We performed quality control (QC) on the GAW20 GWAS (SNP) data using standard procedures outlined in Turner et al. [13]. SNP-level QC removes 63,907 SNPs with low minor allele frequency (< 0.01), and 2694 SNPs for failing a test of Hardy-Weinberg equilibrium (*p* ≤ 0.00001). Of 822 individuals for whom we have SNP data, the simulated phenotype is available for 680 individuals and the real phenotype is available for 778 individuals. Working on a log scale, we take the mean of the TG measures for visits 1 and 2 as a baseline measure, and the mean of visits 3 and 4 as a follow-up measure. If the measure for either visit 1 or 2 is not available, we take the only available measure as a baseline measure. Similarly, if the measure for either visit 3 or 4 is not available, we take the only available measure as a follow-up measure. We adjust the follow-up measure for the baseline measure, age, center, smoking status, and first 20 principal components (PCs) of SNP effects using a linear regression. The number of PCs was defined by examining the quantile–quantile (Q-Q) plot of the *p* values from the ordinary linear regression. When 20 PCs were incorporated into the linear regression, the Q-Q plot showed no inflated *p* values, which suggests that the relatedness and population stratification are accounted for. We take the standardized residuals as our final phenotype.

### Lasso

Consider a standard multiple linear regression, ** y** =

*β*

_{0}+

**+**

*Xβ***, where**

*ϵ***is a vector of response variables;**

*y***is a**

*X**n*×

*p*matrix of predictor variables;

*β*

_{0}is an intercept;

**(**

*β =**β*

_{1}, …,

*β*

_{p}) is a vector of regression coefficients; and

**is a vector of the error terms,**

*ϵ***~N(0,**

*ϵ**σ*

^{2}). For

*n*>

*p*the estimated values of the coefficients are found by minimizing the residual sum of squares:

However, in a typical GWAS, *n* < *p*. In this case, penalized regression is often used, where the estimators of ** β** are found by minimizing the sum of the residual sum of squares and a penalty function:

Here *P*(*λ*, ** β**) is the penalty function with a regularization parameter

*λ*which controls the amount of shrinkage. The LASSO penalty [2] utilizes an

*ℓ*

_{1}-norm penalty, that is, \( P\left(\lambda, \boldsymbol{\beta} \right)=\left\Vert \boldsymbol{\beta} \right\Vert {}_{\ell_1} \); consequently, the estimators of the coefficients take the form:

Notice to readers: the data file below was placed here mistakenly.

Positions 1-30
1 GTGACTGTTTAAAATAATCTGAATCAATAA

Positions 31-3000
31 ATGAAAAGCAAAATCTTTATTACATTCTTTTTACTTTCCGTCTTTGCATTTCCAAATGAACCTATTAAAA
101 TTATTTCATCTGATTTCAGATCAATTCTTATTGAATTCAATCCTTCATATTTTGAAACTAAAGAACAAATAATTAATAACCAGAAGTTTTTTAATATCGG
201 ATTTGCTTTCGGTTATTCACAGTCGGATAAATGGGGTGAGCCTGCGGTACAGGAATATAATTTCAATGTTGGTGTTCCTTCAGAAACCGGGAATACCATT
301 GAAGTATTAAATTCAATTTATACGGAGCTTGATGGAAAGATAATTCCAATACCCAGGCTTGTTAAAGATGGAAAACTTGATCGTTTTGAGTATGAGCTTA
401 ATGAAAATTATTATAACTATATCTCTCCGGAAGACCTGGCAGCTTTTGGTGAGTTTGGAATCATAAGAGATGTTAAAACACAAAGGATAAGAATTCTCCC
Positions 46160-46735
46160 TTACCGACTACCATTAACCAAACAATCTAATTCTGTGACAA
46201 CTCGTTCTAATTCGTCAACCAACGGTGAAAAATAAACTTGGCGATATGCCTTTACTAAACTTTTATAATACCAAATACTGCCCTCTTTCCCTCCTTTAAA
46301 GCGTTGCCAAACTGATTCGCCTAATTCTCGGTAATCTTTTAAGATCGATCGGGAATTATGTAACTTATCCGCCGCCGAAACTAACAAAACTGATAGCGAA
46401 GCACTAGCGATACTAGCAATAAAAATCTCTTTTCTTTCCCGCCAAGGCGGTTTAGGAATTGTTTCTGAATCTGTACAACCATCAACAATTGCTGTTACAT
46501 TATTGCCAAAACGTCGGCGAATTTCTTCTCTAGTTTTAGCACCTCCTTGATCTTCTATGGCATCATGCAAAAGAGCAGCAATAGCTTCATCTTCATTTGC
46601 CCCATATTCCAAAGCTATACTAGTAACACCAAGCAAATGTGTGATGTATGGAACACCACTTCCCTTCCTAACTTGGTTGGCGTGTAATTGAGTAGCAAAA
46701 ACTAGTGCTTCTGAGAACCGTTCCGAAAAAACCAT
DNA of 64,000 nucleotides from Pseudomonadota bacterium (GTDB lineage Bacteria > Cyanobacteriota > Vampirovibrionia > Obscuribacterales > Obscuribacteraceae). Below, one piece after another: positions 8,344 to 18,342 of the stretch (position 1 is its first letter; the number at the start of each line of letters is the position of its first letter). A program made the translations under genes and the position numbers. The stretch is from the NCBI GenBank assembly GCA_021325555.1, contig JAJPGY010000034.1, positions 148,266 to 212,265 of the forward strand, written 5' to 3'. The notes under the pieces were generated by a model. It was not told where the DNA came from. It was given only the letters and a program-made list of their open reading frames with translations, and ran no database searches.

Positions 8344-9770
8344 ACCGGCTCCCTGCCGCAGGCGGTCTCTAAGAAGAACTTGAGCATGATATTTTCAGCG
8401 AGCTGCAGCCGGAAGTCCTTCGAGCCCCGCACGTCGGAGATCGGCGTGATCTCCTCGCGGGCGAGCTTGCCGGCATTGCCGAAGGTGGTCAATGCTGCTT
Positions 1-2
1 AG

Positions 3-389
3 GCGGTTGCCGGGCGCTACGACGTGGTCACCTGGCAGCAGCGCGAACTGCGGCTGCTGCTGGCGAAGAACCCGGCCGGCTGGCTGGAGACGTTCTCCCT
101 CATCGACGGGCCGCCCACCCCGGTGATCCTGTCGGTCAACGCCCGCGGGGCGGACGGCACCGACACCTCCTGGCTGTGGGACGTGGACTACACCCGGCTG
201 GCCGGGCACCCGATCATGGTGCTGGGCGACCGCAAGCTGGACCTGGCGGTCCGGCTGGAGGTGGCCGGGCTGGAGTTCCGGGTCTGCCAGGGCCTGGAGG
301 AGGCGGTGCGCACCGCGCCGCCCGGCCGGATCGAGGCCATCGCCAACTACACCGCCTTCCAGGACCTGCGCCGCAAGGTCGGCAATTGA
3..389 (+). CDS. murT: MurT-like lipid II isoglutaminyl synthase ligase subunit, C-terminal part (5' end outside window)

One important property of the LASSO penalty is that it allows the coefficients to be set to exactly zero, thus performing variable selection.

## Results

### Simulated data

We analyzed replicate 84 of the simulated data, consulting the “answers” before performing the analysis. The Manhattan plot from standard linear regression shows no genome-wide significant associations, however, one of the known causal SNPs is nearly genome-wide significant (Fig. 1a). We applied LASSO regression on these data and assessed the predictive performance through 10-fold nested cross-validation, after reducing the number of SNPs to approximately 56,000 using a linkage disequilibrium (LD)–based clumping procedure implemented in the PLINK software [14]. This procedure groups correlated SNPs together and chooses one representative SNP per group, thus reducing dimensionality and eliminating the redundancy of information in the data. We assessed the prediction accuracy through the Pearson correlation coefficient (the square root of heritability), the mean squared error (lower values indicate better fit), and the slope of the best-fit line (a slope of 1 suggests perfect prediction). Figure 1b shows that the predicted phenotypes are heavily shrunk toward zero, resulting in a very low correlation between observed and predicted values and a slope that is far from 1. Poor prediction can be explained by the fact that the effect (regression coefficient) of the most significant true causal SNP is heavily shrunk (a mean estimate of − 0.051 and a SD of 0.062 over the 10 folds, compared to a mean estimate of − 0.443 and a SD of 0.02 over the 10 folds in standard linear regression).